The connection you crave
You are a social being. And whether you know it or not, you are interacting with people all the time. Even when you are home alone, scrolling through social media and watching Netflix – you are connecting with the people in the posts you see and have reactions toward the actors in the show you are watching.
Thus, how about we work on improving your relationship as a social being in a social environment?
Group therapy is a way for you to create genuine and authentic connections with other young women who are dealing with the same issues.
As a result, you – a) don’t feel so alone; b) learn and feel inspired by them and the badass actions they are taking in between group sessions; c) provide support and compassion to other group attendees and learn to give the same understanding to yourself; and d) feel seen and heard, not just by a therapist, but a handful of young women who get it and support you at your worst, warts and all.
Case in point: Annie*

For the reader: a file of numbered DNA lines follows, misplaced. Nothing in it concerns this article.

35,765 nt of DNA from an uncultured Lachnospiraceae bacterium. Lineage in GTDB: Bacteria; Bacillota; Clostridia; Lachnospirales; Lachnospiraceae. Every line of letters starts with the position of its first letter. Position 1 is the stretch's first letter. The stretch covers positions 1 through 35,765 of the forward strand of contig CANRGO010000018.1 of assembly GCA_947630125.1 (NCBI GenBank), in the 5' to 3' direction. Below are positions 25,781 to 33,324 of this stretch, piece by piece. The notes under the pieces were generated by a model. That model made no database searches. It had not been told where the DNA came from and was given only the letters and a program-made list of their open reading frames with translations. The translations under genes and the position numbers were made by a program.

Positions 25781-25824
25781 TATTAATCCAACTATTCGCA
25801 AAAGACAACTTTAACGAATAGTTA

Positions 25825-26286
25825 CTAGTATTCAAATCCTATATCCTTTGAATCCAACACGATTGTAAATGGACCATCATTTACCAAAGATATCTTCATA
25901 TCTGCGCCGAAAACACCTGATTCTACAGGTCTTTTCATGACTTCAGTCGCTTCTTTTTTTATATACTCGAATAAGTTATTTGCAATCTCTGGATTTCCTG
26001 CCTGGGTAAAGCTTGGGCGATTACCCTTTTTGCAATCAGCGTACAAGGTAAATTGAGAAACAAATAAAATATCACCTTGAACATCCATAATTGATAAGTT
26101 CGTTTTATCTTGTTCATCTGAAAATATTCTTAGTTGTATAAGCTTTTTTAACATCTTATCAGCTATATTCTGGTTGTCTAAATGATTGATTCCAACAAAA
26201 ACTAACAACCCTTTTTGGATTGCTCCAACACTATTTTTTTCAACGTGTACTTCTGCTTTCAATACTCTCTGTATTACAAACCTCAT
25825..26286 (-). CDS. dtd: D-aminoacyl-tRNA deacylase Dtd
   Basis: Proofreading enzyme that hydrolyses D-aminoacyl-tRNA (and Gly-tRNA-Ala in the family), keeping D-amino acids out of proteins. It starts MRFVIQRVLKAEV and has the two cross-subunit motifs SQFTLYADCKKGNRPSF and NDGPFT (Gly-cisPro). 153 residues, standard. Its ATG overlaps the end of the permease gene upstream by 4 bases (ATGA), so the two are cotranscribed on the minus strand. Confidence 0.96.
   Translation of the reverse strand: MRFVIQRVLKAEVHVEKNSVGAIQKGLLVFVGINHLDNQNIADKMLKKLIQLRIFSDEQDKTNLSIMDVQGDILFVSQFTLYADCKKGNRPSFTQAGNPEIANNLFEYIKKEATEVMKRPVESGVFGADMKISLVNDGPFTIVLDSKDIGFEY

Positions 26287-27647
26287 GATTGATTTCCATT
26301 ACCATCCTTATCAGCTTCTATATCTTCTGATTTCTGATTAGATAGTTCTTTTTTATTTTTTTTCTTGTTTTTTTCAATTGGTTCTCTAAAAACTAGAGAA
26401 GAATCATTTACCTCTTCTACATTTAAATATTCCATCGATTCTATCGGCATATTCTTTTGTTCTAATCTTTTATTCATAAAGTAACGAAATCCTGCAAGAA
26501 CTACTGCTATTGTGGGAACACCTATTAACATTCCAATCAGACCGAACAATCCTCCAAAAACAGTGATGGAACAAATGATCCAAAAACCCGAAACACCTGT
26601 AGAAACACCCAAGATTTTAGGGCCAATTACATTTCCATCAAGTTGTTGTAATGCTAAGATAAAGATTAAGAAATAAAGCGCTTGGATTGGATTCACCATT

Annie was 24 and bisexual. During her undergrad and post-grad life, she had benefitted from her attendance in therapy off-and-on – mostly on – for the past four years. Thanks to her experiences in therapy, she learned how to improve her communication, stopped dating toxic partners, and even lost 10 pounds!
Given her growth and progress thanks to therapy, Annie was more open to talking to her friends and family about her feelings and had been reading more self-help books (Rachel Hollis, anyone?). She was attending therapy weekly… but she wanted more.
“What more did Annie want?”
She wanted to be in a space with other young women, 20-somethings, who were doing the deal – college, career, dating, becoming more independent from mom and dad – while focusing on improving themselves.
She wanted a place where she could be authentic, talk about her struggles, and get feedback and support from other young women going through the same thing. But where could she find such a place?
Annie told her therapist how she was looking to find such a place, and her therapist responded plainly, “You’re talking about group therapy.” Annie realized: “Group therapy – yes, that’s it!” She proceeded to Google “group therapy for young women” and came across my groups.
Based on her different needs, Annie joined different groups that I offered at different times. She loved the group focused on boundaries since her boundaries weren’t so great (she was a “yes” girl to everyone and everything… to a fault).